Lib Dem dreams, ripped at the seams?

Clegg's and Cameron's MPs are singing very different songs about the prospects for Lords reform

Coalition relations have suddenly taken a turn from Grease. Yes, that Grease. The musical. Everyone in cabinet was at the same meeting yesterday. Liberal Democrats and Conservatives are signed up to the same coalition agreement and the government has now signed off on the same plan for redesigning Parliament’s upper chamber. And yet the tunes coming out of the Tory and Lib Dem camps are so very different. It reminds me of the Thunderbirds and the Pink Ladies pumping Danny and Sandy for the details of their summer fling. Same story; utterly incompatible interpretation. (“Saved Clegg’s life, he nearly drowned.”/ “Cameron showed off, splashing around.”)

Lib Dems are bullish, quite remarkably so in fact. The message from Clegg HQ is that Lords reform will definitely happen and that Cameron will get enough of his MPs to vote for it. I am told that one of the most energetic speakers in favour of delivering the plan at yesterday’s cabinet session was George Osborne. Senior Lib Dems insist they have effectively transmitted the seriousness of their intentions to the Prime Minister and the Chancellor, that they aren’t mucking around, that this thing has to be done and that Tory MPs can bloody well vote for it. “We’ve held our noses and our breath to walk through the lobbies for them enough times,” says one senior Lib Dem source.  

No one thinks it will be easy for Cameron to deliver Conservative votes for Clegg. One explanation for this week’s speech outlining a new, tougher Tory line on welfare – and perhaps for the U-turn on fuel duty rises yesterday – is that  the party leadership needs to earn some brownie points with the right before it starts whipping them behind hated Cleggite initiatives. The burst of True Blue gunfire, says one Lib Dem, is “air cover” for the impending retreat on Lords reform.

They wish. The view among Conservative MPs seems to be that Lords reform remains negotiable. I have yet to detect much sign of rebels laying down their arms and there are reports of Tories being told their career prospects will not be harmed if they decide they cannot vote with the government. The official line is very much that a vote will be whipped and that the usual ministerial duties therefore apply (in other words, anyone on the government payroll would have to resign if they wanted to rebel)*. There is some speculation too that one reason Cameron continues to postpone his long-awaited reshuffle is that he needs the prospect of promotion as an incentive to temper sedition. Since MPs who are passed over and ministers who are sacked will be a source of mischief, Cameron would rather wait until Lords reform battles are fought before creating a mini-cohort of resentful also-rans. So the slightly over-wrought theorising goes, anyway.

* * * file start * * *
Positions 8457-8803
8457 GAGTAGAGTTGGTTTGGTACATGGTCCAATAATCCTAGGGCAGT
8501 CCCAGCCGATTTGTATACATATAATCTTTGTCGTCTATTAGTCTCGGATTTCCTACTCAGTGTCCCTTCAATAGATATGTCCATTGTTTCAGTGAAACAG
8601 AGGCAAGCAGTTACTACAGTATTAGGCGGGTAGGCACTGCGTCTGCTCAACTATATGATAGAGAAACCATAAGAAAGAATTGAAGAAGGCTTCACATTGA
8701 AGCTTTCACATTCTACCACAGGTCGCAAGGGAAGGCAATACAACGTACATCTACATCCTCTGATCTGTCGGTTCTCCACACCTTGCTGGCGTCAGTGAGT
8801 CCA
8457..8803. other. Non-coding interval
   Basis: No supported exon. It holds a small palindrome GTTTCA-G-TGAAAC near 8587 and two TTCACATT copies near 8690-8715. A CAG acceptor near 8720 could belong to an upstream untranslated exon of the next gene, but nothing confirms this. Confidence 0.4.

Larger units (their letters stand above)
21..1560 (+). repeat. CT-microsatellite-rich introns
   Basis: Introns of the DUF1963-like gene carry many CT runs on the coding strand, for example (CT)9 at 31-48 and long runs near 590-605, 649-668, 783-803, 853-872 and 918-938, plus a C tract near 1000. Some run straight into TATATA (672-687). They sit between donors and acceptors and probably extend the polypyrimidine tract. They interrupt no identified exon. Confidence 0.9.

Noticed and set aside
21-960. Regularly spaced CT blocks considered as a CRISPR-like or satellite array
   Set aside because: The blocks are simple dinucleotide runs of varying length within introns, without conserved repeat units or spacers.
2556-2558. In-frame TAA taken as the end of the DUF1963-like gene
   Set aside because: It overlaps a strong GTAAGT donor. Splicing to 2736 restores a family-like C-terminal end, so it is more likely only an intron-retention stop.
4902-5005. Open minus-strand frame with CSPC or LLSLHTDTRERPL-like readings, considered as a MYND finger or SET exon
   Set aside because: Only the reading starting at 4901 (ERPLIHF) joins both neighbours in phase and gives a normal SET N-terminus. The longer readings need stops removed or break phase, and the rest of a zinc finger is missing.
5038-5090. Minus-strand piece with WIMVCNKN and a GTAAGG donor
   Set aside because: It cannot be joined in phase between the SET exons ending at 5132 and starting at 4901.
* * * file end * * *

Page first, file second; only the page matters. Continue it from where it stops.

Cameron might simply have under-estimated how passionately his MPs feel about sabotaging Clegg’s ambitions. Many sincerely hate the specific proposals on offer for Lords reform. Many more want revenge for slights, offences and past policy sacrifices. There is particular fury over Lib Dem abstention on a Labour motion targeting Jeremy Hunt earlier this month. Why, ask Tory MPs, should such disloyalty to a governing partner not be repaid in kind? One Conservative minister warns that Cameron and Osborne “have no idea what goes on in the party.”